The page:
Robert Jenrick

A new suite of energy efficiency standards for new build homes has been announced by Housing Secretary Robert Jenrick, which are expected to be met in full by 2025. The new standards will reduce energy consumption and boost the efficiency of new builds, and will be assisted by a new construction products regulator.

Carbon reduction

The new rules will affect all new builds, ensuring that they are highly energy efficient as the industry moves towards being zero carbon ready by 2025. The will require all new homes to have low carbon heating, resulting in a 75-80% lower emissions rate in comparison to current levels.

In the lead up to full compliance in 2025, new builds will need to secure a reduction of 31% lower carbon emissions, from this year. 

This means that anyone building a custom or self build home will need to ensure their plans take account of the new interim targets. There will be stringent transitional arrangements in place to provide all developers with certainty about the standards they are building, which last for one year and apply to individual homes, rather than the whole development.

Among other priorities, the plans include measures to tackle overheating in residential buildings, with a new overheating mitigation requirement in the Building Regulations. This has become an increasingly common problem with new builds. 

Existing housing will also be subject to higher energy efficiency standards, with improvements for extensions, repairs and parts being more energy efficient. The standards have been written in response to the Future Homes Standard Consultation Summary of Responses.

A Future Building Standards consultation has also been launched for non-domestic buildings around higher performance targets, which closes on 13th April 2021.

Construction Products Regulator

MHCLG also announced a new National Construction Products Regulator will be established to ensure homes are built from safe materials. The post will have the power to remove any product from the market that presents a significant safety risk, with powers to prosecute companies who fail to observe the new rules..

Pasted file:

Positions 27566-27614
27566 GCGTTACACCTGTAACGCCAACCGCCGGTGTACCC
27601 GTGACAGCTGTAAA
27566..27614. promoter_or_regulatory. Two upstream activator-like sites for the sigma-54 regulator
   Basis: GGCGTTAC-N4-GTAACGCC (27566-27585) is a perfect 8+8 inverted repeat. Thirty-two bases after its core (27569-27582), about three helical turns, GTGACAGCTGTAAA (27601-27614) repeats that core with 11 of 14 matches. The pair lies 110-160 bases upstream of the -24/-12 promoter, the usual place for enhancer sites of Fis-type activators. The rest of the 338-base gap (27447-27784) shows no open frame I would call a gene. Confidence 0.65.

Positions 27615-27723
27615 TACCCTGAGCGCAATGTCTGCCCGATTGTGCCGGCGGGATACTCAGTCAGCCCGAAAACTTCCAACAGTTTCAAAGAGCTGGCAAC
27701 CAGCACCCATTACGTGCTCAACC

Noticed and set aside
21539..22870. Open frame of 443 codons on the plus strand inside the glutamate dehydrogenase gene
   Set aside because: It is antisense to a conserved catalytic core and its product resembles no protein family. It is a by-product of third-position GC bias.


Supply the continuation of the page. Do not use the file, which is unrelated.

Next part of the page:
Housing Minister Rt Hon Christopher Pincher MP said: “Improving the energy performance of buildings is vital to achieving net-zero emissions by 2050 and protecting the environment for future generations to come.

“The radical new standards announced today will not only improve energy efficiency of existing homes and other buildings, but will also ensure our new homes are fit for the future, by reducing emissions from new homes by at least 75%. This will help deliver greener homes and buildings, as well as reducing energy bills for hard-working families and businesses.”

Brian Berry, Chief Executive of the FMB, called for greater support for Small- and Medium Enterprise (SME) housebuilders to help them the new standards following the difficult training conditions that resulted from the pandemic.

“Local SME house builders deliver high quality, beautiful homes, many of which are low carbon…. Unfortunately the timetable set out today will be a challenge for builders without more support to build back greener,” he said.

“The Government’s Green Jobs Task Force must develop a nationwide training programme to upskill the existing workforce and bring new entrants into the building industry. The Government should also use the forthcoming Budget to tackle some of the long-standing barriers facing local builders such as poorly resourced planning departments. It’s unacceptable that small site planning applications are typically waiting one year for a determination.”

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